Our Collections

Peasant Autobiographies from the 1930s (materials from a diary competition organized by the State Institute of Rural Culture)

This collection consists of 40 autobiographies written by young inhabitants of villages located in the Polesie region and other eastern provinces of the Second Polish Republic. Most of them are works submitted to the national competition entitled ‘Describe your life, work, reflections and aspirations’, announced in 1937 by the State Institute of Rural Culture (then headed by Józef Chałasiński and Józef Obrębski), and the journal ‘Przysposobienie Rolnicze’. A total of 1,544 entries were submitted to the competition, and they were then partly used in the classic work by Joseph Chałasiński Młode pokolenie chłopów [The Young Generation of Peasants] published in 1938. 

The aim of the competition organisers was to explore the living conditions, educational ambitions and social involvement of young people (under the age of 30) in rural areas, who were to play an important role in shaping the future of the independent Polish Republic. Most of the respondents were male. The authors were asked to provide a detailed description of their lives, including details of their family and neighbourhood, financial situation, everyday living conditions, etc. They were also asked to comment on the issue of education in rural areas and youth organisations operating in those areas. The authors were also asked to express their views on the functioning of the local community, nation and the state. 

The autobiographies in the collection vary in degree of detail, efficiency in using the written language, and the forms of narratives. They are written mostly by hand (some have type-written copies) in Polish, sometimes in Russian or Belarusian. Some take just a few pages, others are a few hundred pages long. A few of them were written in verse. All autobiographies contain annotations on the organisational affiliation of their authors (in case of non-affiliation, the symbol ‘Dz’ was placed, meaning dzikie – ‘wild’) and a preliminary evaluation of the scientific relevance of the work. One of the autobiographies in the collection (ACH1) was translated into English and published in Obrębski’s book The Changing Peasantry of Eastern Europe. Excerpts from three others (ACH4, ACH10 and ACH22) are quoted by Józef Chałasiński in the aforementioned book on the young peasant generation.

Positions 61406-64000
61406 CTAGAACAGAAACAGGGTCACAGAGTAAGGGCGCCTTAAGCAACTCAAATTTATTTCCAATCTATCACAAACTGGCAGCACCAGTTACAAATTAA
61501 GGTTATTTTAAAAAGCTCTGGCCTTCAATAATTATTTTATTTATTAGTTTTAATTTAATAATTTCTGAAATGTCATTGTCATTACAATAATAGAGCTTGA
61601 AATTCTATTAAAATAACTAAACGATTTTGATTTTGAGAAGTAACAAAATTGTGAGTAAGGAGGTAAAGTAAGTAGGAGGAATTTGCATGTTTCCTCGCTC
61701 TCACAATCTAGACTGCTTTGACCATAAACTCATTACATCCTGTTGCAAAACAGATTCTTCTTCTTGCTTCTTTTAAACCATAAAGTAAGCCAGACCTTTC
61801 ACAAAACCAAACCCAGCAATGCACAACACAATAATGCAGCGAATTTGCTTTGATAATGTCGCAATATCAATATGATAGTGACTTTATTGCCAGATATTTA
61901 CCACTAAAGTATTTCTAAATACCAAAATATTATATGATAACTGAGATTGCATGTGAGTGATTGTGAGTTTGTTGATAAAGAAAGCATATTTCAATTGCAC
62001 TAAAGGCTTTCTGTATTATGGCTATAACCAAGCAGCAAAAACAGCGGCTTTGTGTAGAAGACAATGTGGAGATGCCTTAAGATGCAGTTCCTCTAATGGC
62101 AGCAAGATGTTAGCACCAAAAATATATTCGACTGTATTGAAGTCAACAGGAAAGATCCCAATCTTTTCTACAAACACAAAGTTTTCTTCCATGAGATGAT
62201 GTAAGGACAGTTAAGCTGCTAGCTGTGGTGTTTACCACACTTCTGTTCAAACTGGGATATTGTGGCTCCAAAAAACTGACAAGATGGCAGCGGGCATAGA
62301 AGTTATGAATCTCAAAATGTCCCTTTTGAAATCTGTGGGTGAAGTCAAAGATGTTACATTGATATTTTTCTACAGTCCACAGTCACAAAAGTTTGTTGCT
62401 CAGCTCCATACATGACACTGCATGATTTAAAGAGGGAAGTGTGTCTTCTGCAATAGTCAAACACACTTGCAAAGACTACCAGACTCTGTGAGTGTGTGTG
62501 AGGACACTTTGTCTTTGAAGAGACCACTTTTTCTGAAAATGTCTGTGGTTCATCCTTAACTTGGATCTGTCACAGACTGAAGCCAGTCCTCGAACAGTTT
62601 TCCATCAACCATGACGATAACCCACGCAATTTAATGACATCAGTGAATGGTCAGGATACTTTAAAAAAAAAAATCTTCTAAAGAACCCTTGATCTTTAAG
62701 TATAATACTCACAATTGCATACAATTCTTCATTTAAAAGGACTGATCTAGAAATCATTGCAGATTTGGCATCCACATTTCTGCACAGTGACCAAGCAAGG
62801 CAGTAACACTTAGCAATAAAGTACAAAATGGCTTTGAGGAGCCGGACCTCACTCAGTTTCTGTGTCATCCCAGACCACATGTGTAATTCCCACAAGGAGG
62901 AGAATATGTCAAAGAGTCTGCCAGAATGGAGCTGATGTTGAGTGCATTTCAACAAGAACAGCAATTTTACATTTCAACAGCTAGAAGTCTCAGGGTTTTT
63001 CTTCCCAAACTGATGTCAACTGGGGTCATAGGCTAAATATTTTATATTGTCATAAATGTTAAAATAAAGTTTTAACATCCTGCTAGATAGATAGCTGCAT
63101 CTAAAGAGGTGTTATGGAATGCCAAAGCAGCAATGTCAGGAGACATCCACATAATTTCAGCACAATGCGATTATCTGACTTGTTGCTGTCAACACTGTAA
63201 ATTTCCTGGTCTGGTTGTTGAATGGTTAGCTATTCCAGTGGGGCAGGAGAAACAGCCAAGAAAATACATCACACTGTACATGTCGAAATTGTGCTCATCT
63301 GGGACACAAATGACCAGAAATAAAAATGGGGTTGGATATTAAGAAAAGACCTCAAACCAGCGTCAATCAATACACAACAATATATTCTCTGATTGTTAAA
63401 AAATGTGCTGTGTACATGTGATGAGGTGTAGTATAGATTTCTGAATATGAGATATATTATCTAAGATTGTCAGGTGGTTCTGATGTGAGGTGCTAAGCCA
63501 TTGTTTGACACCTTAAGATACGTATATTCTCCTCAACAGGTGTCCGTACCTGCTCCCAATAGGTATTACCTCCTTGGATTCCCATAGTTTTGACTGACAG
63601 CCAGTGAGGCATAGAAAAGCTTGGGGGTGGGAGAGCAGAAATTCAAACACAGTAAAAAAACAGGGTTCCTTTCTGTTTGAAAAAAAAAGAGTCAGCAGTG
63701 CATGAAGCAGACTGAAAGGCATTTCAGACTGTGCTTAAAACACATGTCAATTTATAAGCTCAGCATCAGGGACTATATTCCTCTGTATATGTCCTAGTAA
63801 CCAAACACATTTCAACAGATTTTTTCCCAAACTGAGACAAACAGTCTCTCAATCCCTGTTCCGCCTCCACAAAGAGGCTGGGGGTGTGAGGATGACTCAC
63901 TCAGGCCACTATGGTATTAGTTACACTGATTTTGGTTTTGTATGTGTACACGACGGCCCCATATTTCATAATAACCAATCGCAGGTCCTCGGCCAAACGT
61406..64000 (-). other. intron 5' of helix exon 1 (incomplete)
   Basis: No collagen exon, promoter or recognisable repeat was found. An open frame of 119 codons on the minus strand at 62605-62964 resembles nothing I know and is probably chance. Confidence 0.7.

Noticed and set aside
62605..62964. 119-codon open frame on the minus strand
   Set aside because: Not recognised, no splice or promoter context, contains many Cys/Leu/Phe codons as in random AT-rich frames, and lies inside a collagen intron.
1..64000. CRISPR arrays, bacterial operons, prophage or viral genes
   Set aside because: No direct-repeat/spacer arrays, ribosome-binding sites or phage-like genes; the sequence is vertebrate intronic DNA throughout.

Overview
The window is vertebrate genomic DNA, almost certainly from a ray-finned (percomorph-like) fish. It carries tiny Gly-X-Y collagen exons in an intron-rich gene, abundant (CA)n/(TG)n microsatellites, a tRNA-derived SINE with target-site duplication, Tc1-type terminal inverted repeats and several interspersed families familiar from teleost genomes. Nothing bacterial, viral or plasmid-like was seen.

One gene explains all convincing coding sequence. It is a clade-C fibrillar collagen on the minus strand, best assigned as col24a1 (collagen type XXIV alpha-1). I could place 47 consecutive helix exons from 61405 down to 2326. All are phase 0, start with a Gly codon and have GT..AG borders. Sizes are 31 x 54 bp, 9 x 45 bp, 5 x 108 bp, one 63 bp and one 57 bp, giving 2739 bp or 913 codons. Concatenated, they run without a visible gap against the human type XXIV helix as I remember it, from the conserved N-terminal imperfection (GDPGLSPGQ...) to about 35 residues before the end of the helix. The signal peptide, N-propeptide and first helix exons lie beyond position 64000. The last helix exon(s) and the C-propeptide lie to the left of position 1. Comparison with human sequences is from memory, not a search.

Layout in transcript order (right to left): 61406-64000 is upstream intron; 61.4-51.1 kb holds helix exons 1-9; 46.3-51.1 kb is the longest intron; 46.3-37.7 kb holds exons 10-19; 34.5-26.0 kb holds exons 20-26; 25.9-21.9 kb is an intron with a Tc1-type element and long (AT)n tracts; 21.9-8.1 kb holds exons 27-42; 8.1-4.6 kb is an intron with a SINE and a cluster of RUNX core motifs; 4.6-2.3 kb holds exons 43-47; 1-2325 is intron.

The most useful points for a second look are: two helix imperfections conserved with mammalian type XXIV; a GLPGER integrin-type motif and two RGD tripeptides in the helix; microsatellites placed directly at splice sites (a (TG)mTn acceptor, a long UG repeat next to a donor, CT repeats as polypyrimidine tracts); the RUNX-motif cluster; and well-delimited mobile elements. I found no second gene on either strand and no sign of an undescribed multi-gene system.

Józef Obrębski probably borrowed those works whose authors came from Polesie (24) and from the neighbouring provinces in order to use them in his own research. As a result, those autobiographies ended up in the archive at Amherst (and thus have been preserved to this day). However, not all autobiographies originated from the aforementioned competition. A handful were probably created at the behest of Obrębski himself. Of particular interest are the works written in Belarusian by Michał Zieniewicz, who corresponded with Obrębski on this issue (two letters have been preserved). Their shortened version was published in The Young Generation of Peasants as ‘A Belarusian man’s biography’.